seasonal affective disorder
It’s this time of the year again, autumn. The time for great wines and game and truffle and ….. Also time for some of us to sit behind your lamps every morning for half an hour for two weeks on stretch against seasonal affective disorder.
Depressive disorder is not the only disease influenced by seasonality. In a large retrospective study in Bejing the presentation of Acute Coronary Syndrome which usually presents in the late stages of coronary heart disease also has a significantly seasonal and monthly rhythm.
The highest seasonal incidence occurred in winter and decreased as the season changed from winter to autumn, the monthly cases reached it’s high in March and it’s lowest in September as can be seen in the graphs above.
Beijing is characterized by warm temperate subhumid continental monsoon climatic zone with 4 distinct seasons. Seasons are defined as spring (March to May), summer (June to August), autumn (from September to November), and winter (from December to February).
They also looked at other weather conditions. Acute coronary syndrome had an inverse relationship with temperature and barometric pressure. Any other seasonality disorders?
Li, Y., Du, T., Lewin, M., Wang, H., Ji, X., Zhang, Y., Xu, T., Xu, L., & Wu, J. (2010). The seasonality of acute coronary syndrome and its relations with climatic parameters The American Journal of Emergency Medicine DOI: 10.1016/j.ajem.2010.02.027
- patients with depression often complain of difficulty getting to sleep, frequent awakenings during the night, early morning awakening, or nonrestorative sleep
- patients with mood disorders exhibit higher rates of sleep disturbance than the general population, and sleep disturbance can continue even during periods of remission
- patients with insomnia are up to 10 times more likely to have depression than normal sleepers
- individuals with persistent insomnia have a significantly higher risk of developing new-onset depression than those who have no sleep complaints
- 14% of patients with persistent insomnia had concurrent depression whereas depression occurred in less than 1% of patients who had no sleep complaints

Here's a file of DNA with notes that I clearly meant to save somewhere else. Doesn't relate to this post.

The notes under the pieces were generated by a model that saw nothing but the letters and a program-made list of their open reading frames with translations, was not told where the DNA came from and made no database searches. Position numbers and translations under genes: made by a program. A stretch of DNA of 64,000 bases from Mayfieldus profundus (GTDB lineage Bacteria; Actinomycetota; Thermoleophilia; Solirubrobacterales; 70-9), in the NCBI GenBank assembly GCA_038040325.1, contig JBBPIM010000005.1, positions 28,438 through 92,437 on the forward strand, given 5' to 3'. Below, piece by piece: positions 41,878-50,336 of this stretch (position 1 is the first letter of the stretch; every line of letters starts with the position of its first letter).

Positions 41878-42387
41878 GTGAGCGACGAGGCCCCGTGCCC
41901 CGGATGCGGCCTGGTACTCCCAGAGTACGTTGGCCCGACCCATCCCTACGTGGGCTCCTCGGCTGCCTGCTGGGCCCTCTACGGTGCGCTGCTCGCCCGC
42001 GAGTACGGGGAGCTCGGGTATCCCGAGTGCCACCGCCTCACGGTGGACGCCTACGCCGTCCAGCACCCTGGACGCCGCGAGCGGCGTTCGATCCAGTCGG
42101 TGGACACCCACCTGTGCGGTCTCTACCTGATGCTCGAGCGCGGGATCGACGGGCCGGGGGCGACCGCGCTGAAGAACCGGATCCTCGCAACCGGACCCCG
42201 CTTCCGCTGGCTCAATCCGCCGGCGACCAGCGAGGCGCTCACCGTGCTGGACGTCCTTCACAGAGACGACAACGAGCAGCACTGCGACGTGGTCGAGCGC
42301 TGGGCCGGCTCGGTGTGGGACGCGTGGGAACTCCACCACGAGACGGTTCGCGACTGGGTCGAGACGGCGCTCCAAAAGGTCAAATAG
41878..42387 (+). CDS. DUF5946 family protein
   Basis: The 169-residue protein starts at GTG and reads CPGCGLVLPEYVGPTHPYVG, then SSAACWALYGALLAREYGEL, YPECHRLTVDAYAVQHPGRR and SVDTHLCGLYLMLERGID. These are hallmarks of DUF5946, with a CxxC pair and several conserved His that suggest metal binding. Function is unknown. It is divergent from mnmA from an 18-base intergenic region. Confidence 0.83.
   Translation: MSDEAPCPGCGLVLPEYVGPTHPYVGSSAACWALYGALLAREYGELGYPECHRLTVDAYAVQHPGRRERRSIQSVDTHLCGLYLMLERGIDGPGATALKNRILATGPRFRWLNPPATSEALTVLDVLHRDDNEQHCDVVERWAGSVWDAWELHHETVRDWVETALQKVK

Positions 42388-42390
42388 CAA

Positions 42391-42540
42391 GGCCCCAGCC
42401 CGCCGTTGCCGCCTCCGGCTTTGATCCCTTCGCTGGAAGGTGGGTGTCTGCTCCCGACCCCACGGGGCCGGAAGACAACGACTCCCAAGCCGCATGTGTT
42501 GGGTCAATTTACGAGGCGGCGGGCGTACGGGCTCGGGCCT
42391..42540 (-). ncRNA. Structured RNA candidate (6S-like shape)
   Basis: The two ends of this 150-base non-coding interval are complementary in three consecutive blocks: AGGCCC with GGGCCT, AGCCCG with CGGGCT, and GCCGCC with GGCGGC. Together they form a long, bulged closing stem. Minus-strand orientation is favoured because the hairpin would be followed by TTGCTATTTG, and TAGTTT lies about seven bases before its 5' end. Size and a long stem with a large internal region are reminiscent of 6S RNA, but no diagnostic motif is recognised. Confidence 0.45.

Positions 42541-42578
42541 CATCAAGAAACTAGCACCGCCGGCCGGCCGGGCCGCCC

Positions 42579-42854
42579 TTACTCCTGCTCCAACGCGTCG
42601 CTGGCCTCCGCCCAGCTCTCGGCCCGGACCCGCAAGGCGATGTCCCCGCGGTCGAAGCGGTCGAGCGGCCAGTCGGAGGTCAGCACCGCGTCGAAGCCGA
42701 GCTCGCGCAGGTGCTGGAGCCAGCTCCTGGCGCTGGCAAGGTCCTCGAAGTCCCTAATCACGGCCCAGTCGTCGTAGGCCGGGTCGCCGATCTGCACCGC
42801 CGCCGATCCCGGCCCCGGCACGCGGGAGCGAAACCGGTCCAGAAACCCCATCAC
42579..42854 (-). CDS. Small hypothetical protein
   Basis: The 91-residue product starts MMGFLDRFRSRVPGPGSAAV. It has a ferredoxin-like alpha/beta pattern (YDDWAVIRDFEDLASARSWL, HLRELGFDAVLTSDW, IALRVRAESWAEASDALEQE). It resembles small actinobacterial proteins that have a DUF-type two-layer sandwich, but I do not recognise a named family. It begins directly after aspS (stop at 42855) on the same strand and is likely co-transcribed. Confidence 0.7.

- patients with persistent insomnia had a substantially higher risk of developing a new major depression compared with those whose insomnia resolved
These observations don’t explain the relationship between insomnia and depression. Insomnia can precede or co-occur with depression. Moreover, not only insomnia but also excessive sleep and fatigue has been associated with depression, more exactly with seasonal affective disorder and atypical depression. The’re a number of biological mechanisms hypothesized to explain the relationship between sleep disorders and depression.
- deficits in monoaminergic neurotransmission
- abnormalities in circadian genes
- overactivity of the hypothalamic–pituitary–adrenal (HPA) axis
- impaired functioning of plasticity-related gene cascades
Never heard of this last hypotheses before. Is an interesting one especially in relation to sleep deprivation as treatment of depression.
Neural plasticity is closely linked to learning, sleep and cortisol regulation for example, genes related to plasticity increase expression during waking, whereas genes related to synaptic downscaling are expressed during sleep, particularly SWS. It is feasible that sleep is required for the downscaling of synapses on a daily basis and that alterations in sleep and/or mood disorders could affect this process. Conversely, sleep deprivation may increase plasticity-related gene expression, strengthening synapses in brain regions involved in mood regulation, and it is this hypothesis that helps to explain some of the acute antidepressant effects of sleep deprivation therapies
Benzodiazepines are not a good treatment for insomnia, not in depression nor without depression. Benzodiazepines have disadvantages: adverse events, withdrawal potential, lack of longterm safety, and potential for rebound insomnia. Antidepressants are a better choice for insomnia and insomnia with depression. Tricyclic antidepressants all improve restorative sleep and are very efficacious in treating depression.